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PostGIS’s Simple Geospatial Features for PostgreSQL

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PostGIS’s Simple Geospatial Features for PostgreSQL

PostGIS is a geospatial database extension of PostgreSQL. This technology can be used to find geometry, longitude, latitude, distance, and other measures. Simple Features supported by PostGIS that will be discussed further are GeoJSON support and nearest neighbor method.

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PostGIS is a geospatial database extension of PostgreSQL. This technology can be used to find geometry, longitude, latitude, distance, and other measures. Some of its features, namely geometric types, are specific to geospatial databases. These measures can be used for finding the location of an object and objects that are near to a point. Recently, we have spent a lot of time talking about GIS. Several things have been examined, such as using geospatial technologies to build a custom web application here and using PostGIS for this custom National Geographic project here.  Simple Features supported by PostGIS that will be discussed further are GeoJSON support and nearest neighbor method.

GeoJSON Support

The Postgis Extension has built-in GeoJSON format support using the ST_AsGeoJSON() method. This method can be used to addGeoJSON format can to be added in the SQL query. The ST_AsGeoJSON() method formats a string into GeoJSON format in the SQL query.

Here is an example PostgreSQL query with ST_AsGeoJSON method to format the result in GeoJSON:

SELECT ST_AsGeoJSON(geometry)
  FROM parks limit 1;

And, here is the GeoJSON Query Result from a query with the ST_AsGeoJSON method:

{"type":"Point","coordinates":[-76.0301621537909,43.1440190508815]}

Nearest Neighbor Method

The basis for the PostGIS geographical type is a point. Given a geometry it aims to find the x number of nearest neighbors and n geometries of data. A query to find the nearest objects to a geometric value has the following clause, ORDER BY geometry_column <-> geometric value LIMIT k. <-> in the ORDER BY clause is a "distance" operator that when combined with ORDER BY clause and LIMIT k allows the query to find the k nearest objects to a geometric value. We will focus on using a point, so geometric value = ST_MakePoint(double x , double y), where x is longitude and y is latitude.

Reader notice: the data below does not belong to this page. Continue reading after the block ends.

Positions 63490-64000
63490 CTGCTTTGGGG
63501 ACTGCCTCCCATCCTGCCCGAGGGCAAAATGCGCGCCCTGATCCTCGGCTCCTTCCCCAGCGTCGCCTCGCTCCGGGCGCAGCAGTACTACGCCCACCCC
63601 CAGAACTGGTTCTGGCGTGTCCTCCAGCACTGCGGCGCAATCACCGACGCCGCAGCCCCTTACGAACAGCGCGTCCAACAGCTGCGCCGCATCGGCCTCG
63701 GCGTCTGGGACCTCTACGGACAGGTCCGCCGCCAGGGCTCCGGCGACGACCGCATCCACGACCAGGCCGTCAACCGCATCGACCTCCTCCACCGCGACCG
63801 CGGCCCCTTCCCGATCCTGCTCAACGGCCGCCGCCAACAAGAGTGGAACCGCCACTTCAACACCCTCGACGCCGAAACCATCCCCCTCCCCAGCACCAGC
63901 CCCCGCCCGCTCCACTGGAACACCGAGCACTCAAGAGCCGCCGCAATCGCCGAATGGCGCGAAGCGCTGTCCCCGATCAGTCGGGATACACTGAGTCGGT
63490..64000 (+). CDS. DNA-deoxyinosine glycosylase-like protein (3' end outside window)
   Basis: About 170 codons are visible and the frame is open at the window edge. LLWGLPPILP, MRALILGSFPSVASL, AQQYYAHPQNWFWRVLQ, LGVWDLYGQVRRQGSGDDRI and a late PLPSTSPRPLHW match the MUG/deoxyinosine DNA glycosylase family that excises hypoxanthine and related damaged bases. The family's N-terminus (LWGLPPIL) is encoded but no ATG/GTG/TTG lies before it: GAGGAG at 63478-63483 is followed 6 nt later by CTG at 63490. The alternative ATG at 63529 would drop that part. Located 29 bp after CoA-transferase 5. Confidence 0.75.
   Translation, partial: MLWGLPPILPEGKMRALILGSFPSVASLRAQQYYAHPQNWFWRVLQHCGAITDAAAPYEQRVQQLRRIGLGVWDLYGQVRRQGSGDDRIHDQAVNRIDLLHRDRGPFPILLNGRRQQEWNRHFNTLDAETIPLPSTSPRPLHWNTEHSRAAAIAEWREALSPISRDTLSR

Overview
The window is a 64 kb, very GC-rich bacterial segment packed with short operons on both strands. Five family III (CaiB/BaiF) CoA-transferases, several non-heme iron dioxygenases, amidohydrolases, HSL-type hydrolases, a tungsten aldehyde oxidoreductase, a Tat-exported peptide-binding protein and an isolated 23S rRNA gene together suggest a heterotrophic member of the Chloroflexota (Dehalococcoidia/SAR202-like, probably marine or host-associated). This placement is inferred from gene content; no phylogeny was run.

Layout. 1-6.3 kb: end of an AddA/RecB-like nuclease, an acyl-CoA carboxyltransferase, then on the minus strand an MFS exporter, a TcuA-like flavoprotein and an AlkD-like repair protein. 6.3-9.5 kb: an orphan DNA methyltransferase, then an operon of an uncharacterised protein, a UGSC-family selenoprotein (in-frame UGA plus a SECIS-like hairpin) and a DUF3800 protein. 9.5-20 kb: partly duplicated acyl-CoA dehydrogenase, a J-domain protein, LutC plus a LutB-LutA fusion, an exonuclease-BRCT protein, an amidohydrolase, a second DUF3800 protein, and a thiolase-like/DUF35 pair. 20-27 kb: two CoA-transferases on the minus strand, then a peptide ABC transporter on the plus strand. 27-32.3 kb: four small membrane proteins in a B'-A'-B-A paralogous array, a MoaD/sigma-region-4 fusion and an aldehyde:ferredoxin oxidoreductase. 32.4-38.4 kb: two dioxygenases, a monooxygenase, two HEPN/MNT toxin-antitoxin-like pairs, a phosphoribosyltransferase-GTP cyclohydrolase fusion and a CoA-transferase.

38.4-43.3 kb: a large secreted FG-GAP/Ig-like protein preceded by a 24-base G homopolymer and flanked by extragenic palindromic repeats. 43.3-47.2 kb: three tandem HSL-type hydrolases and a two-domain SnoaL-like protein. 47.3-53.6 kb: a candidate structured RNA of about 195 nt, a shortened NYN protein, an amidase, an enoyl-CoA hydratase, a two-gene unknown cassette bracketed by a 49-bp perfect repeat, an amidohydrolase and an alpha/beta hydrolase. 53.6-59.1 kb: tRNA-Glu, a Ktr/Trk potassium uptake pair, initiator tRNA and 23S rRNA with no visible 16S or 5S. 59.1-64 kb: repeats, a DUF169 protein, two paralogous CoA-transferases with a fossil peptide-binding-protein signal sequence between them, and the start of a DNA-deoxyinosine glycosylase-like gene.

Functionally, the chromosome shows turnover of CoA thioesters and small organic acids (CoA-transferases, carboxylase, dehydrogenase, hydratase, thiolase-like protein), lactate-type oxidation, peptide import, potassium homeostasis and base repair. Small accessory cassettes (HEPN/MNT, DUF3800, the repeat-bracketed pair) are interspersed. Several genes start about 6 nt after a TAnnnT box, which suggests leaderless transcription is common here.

Here is an example PostgreSQL query with ST_MakePoint method to get the k = 5 points nearest to the given point (-110.547348214819,44.5964236630063) in the database:

SELECT ST_AsGeoJSON(geometry)
  parks
 ORDER BY geometry <-> ST_MakePoint(-110.547348214819,44.5964236630063) 
limit 5;

And, here is the Nearest Neighbor Query Result from the query above:

{"type":"Point","coordinates":[-110.547348214819,44.5964236630063]}
{"type":"Point","coordinates":[-110.709738503157,45.0298832732411]}
{"type":"Point","coordinates":[-110.663536323832,44.0947376621328]}
{"type":"Point","coordinates":[-110.728358647307,44.0885386251708]}
{"type":"Point","coordinates":[-111.100823317053,44.6630655719391]}

PostgreSQL with PostGIS is good  geospatial database to use for a lot of applications. Some use cases are in logisticsoil and gas, and internet of things. The use cases have a little similarity because the cases are based on location. Also, PostGIS is good for any advanced geometric based functionality.

If you are interested in discussing more about how to use PostGIS in your software applications, leave a comment, contact me here, or at adetola@adelabs.com.

Align DevOps for your applications with DevOps for your SQL Server databases to increase speed of delivery and keep data safe. Discover true Database DevOps, brought to you in partnership with Redgate

Topics:
postgis ,geospatial data ,postgresql ,databases ,gis ,location

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